This post was written by Nour Bejaoui, an AFS student from Tunisia on exchange in Italy. Nour is one of the young deserving students who received the 2016 Investing in Africa’s Future Leaders scholarship to participate in a year-long school exchange program with AFS.

I can’t say that there’s only one important thing that I learned this year but a variety of things which came as a result of various positive and negative experiences through these nine months I spent in here.

At my arrival here I had many barriers to overcome before being able to call Italy home. First, there was the language barrier: I thought that was going to be the hardest thing but it turned out to be the easiest. Then came the integration into the society. Everyone was welcoming and helping me get used to being a normal part of the family, class and the whole society. It is in that moment that I realized that I had to make myself an effective member of this new environment and not just some person who was put in there to spend a certain amount of time in a different place then go back from where he came as if nothing happened.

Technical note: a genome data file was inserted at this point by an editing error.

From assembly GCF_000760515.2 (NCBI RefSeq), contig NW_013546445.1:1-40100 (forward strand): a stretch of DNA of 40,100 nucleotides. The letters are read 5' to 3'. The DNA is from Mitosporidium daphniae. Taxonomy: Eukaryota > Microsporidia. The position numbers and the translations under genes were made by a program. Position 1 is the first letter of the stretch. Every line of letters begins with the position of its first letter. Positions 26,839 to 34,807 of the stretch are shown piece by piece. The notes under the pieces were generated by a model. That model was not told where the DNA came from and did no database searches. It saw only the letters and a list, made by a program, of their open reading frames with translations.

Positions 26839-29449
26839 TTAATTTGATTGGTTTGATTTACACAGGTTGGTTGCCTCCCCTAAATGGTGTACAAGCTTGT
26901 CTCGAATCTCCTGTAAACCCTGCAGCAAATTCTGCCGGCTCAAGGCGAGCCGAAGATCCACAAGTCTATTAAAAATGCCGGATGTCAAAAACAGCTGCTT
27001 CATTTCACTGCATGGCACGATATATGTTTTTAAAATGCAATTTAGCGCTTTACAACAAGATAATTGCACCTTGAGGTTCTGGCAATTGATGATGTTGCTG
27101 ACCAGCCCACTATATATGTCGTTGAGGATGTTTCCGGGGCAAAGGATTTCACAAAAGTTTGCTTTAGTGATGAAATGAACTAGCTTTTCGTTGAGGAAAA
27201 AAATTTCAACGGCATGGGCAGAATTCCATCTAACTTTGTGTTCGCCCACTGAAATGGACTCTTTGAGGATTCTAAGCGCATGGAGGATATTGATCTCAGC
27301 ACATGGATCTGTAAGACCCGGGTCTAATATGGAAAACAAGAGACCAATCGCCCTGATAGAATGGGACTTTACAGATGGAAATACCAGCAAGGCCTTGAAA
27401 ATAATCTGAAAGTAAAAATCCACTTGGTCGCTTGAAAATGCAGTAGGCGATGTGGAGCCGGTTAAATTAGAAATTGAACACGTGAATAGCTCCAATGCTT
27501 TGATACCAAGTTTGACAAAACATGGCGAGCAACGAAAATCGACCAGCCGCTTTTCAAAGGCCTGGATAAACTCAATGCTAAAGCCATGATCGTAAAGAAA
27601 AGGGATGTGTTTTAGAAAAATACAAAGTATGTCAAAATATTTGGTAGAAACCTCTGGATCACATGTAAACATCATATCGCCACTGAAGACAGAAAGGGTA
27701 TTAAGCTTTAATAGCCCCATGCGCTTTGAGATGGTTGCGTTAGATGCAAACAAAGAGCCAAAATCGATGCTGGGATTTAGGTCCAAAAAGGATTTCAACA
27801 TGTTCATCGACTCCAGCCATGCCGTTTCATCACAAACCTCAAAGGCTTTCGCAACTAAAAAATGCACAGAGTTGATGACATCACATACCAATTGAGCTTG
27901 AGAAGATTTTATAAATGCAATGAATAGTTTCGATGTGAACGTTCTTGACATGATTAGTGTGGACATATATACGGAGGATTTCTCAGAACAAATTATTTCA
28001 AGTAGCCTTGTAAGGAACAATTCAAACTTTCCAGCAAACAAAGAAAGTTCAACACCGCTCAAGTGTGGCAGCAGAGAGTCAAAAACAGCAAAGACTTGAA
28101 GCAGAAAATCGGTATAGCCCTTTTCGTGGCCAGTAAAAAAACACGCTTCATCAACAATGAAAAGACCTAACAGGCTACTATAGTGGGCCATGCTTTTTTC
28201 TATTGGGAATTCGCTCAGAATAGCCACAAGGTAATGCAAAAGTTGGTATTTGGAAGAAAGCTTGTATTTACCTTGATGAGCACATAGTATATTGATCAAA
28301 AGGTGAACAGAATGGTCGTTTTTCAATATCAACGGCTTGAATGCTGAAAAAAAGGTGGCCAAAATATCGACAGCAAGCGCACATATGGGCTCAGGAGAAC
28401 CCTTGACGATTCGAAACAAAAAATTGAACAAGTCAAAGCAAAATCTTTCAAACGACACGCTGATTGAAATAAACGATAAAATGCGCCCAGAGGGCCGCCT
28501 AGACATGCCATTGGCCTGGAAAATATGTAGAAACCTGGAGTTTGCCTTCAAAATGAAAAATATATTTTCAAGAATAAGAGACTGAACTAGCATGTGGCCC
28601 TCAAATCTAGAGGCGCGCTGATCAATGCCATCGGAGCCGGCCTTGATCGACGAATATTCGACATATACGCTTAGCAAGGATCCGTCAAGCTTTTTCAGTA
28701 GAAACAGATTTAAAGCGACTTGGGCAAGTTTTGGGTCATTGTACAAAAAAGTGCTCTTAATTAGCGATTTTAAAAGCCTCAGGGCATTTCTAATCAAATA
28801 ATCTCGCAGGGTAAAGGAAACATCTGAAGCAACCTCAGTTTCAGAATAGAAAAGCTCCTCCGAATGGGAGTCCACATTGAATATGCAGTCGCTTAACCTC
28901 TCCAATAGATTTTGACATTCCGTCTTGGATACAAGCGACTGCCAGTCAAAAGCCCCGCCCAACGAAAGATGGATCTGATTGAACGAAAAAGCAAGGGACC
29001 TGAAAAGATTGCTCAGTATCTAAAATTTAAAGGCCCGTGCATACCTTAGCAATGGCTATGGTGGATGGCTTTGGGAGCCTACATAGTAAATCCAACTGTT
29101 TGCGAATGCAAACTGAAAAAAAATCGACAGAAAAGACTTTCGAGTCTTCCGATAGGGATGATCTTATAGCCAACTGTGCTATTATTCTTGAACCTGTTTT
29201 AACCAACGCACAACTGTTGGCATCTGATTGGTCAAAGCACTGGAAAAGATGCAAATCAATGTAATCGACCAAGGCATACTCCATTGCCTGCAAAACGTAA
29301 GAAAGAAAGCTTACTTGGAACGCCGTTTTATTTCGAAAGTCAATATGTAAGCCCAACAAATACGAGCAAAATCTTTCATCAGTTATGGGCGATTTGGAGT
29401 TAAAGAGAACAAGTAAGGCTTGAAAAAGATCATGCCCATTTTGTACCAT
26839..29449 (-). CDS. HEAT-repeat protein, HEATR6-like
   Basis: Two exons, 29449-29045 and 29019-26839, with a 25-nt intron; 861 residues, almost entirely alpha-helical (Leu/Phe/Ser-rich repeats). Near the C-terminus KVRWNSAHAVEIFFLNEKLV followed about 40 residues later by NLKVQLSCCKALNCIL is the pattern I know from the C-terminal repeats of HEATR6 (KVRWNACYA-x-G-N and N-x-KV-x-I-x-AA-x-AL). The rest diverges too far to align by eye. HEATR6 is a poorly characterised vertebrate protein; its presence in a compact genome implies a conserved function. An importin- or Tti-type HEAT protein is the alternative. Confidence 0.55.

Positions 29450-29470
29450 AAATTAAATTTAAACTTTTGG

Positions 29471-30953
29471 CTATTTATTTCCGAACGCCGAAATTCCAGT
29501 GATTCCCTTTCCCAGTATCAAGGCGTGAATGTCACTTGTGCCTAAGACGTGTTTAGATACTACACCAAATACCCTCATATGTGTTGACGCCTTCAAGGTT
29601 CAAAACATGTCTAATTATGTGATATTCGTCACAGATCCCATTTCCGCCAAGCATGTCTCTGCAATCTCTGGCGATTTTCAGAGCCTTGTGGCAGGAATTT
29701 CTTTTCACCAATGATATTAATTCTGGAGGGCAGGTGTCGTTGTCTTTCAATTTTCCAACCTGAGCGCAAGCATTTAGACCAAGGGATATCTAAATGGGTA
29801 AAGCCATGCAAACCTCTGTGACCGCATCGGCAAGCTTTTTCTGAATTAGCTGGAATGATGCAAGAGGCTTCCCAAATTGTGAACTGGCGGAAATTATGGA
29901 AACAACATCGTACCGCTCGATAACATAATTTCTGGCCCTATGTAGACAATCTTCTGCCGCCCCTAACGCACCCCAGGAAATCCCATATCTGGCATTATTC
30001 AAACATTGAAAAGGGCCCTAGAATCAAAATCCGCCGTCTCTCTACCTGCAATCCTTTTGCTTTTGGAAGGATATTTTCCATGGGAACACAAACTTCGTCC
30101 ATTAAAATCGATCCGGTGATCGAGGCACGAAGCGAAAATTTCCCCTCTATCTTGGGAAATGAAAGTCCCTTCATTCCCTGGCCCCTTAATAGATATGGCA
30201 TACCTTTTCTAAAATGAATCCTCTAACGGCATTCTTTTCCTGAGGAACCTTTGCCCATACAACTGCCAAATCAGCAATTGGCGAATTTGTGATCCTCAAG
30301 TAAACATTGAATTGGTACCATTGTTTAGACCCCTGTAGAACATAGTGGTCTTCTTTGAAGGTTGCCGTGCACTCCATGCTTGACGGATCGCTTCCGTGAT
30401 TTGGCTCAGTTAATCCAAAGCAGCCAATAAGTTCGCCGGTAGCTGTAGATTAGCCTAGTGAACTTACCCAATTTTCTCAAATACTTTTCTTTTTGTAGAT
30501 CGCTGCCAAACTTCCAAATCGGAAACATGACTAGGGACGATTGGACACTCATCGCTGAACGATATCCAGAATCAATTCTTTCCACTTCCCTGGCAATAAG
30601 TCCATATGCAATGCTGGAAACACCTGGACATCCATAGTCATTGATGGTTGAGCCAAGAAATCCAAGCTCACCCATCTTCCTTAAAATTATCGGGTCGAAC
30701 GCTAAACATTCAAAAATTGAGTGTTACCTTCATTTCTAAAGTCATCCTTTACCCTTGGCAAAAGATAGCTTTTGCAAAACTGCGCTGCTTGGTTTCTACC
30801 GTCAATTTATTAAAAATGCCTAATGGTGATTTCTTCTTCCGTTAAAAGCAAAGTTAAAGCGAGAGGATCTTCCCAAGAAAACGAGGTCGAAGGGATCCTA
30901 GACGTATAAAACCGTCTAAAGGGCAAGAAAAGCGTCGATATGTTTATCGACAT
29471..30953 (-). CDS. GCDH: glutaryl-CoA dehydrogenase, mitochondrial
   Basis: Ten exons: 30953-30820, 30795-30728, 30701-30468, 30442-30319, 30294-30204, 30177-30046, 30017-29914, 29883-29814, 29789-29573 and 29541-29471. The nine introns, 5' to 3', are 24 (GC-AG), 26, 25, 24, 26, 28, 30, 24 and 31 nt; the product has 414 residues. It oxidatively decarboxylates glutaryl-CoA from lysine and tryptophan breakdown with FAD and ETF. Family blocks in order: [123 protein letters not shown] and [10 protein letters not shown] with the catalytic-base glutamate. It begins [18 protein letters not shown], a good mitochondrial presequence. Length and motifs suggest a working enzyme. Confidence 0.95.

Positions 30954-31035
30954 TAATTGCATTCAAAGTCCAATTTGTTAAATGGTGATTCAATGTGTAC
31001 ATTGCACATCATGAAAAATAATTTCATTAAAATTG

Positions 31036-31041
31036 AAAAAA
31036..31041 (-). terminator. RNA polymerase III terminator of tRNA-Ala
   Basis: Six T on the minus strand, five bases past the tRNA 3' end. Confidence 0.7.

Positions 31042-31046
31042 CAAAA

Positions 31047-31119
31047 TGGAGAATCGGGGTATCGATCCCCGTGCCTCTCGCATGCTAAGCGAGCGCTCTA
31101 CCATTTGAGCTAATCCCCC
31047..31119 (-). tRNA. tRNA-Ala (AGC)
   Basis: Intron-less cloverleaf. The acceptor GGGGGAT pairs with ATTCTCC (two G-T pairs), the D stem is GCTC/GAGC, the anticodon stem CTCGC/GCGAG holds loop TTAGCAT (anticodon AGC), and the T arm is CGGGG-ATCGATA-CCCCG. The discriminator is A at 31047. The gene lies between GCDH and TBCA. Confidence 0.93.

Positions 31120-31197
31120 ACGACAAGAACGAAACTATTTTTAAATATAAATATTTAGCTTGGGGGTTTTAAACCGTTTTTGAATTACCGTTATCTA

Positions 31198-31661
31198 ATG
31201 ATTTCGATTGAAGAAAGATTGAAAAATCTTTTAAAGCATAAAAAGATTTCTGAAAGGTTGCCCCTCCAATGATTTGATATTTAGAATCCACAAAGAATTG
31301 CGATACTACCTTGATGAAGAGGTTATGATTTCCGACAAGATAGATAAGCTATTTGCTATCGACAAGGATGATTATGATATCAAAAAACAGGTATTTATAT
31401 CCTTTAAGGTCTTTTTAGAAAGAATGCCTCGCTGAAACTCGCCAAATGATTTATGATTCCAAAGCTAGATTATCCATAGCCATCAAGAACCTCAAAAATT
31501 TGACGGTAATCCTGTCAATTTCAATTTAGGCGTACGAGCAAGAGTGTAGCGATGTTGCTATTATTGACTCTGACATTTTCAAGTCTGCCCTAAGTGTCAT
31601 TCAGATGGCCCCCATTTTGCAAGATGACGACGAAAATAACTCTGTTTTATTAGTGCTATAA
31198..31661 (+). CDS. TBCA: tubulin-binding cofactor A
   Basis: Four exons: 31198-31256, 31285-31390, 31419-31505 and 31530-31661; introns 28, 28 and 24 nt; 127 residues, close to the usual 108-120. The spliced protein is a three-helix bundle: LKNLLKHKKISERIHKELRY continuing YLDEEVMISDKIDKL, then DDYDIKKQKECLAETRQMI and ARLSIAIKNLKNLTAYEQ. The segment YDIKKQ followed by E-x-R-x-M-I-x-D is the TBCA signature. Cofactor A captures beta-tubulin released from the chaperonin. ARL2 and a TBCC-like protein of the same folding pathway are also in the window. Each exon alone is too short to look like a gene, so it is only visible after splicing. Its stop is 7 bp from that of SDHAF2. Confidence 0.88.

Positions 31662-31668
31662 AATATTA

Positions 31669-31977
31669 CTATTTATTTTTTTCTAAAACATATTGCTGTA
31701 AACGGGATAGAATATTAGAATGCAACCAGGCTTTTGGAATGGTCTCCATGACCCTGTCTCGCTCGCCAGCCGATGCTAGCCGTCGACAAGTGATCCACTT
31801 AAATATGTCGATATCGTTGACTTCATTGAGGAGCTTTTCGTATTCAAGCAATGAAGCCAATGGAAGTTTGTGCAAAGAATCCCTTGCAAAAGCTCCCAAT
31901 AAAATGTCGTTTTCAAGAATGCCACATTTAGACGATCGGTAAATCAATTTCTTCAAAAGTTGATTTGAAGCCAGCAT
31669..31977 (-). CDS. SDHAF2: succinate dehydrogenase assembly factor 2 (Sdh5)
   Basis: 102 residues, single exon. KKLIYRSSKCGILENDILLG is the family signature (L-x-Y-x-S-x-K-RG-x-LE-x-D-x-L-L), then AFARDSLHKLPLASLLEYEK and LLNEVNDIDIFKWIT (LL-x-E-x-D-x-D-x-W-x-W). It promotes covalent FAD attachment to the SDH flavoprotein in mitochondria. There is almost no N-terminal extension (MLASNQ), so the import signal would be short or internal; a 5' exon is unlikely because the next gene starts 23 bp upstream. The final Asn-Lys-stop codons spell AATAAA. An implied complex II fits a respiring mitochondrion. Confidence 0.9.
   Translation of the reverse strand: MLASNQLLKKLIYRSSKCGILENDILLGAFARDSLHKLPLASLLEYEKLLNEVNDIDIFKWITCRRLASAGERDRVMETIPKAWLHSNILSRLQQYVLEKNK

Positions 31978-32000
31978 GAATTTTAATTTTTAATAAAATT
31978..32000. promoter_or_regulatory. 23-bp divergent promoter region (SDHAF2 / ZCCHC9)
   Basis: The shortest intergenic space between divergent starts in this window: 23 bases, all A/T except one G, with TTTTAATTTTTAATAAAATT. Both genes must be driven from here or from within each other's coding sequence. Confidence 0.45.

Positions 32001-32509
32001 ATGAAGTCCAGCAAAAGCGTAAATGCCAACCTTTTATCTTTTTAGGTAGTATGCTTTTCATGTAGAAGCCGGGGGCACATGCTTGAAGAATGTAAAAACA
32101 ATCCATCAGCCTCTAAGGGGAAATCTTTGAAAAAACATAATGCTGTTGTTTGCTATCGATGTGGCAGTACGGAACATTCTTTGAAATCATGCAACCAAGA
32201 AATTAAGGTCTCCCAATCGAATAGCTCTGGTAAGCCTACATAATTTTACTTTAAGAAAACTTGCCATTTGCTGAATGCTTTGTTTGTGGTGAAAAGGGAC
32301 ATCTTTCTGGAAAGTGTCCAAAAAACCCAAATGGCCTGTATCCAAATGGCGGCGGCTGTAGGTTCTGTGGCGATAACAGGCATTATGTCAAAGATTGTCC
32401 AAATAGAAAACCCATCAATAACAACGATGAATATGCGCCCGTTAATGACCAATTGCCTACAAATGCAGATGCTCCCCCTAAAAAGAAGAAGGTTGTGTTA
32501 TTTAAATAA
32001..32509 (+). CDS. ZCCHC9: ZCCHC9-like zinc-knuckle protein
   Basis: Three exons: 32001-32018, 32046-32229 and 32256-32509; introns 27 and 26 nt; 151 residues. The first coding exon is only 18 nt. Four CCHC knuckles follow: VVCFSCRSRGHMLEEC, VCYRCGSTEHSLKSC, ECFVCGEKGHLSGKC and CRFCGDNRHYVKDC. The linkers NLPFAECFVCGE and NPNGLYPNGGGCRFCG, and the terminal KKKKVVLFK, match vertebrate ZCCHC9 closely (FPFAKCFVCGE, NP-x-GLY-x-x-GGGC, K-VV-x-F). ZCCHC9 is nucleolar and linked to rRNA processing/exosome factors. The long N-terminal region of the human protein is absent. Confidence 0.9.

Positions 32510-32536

Nour Bejaoui

I learned how to insert myself in a new society while adapting to the change of mentality, habits, customs and seeing things from new perspectives, and that opened my eyes to the diversity of issues around the world and the way of dealing with them. That makes me look at the big picture all the time and have a more clear perception of all the situations that I deal with.

The things that I’ve learned and the changes that I’ve had on the psychological level are really important for me as they made me feel like home in a totally new country. Other exchange students that I met with once or twice now feel like family and we have created relationships, some of which will last a lifetime. That’s an important part of the #AFSeffect for me.

I really appreciate this experience for impacting my life deeply in a good way and I’m planning to reflect that effect on my surroundings so the change becomes global one person at a time. That way, one day we will live in a better world, with more understanding and less racism, stereotypes, and ignorance.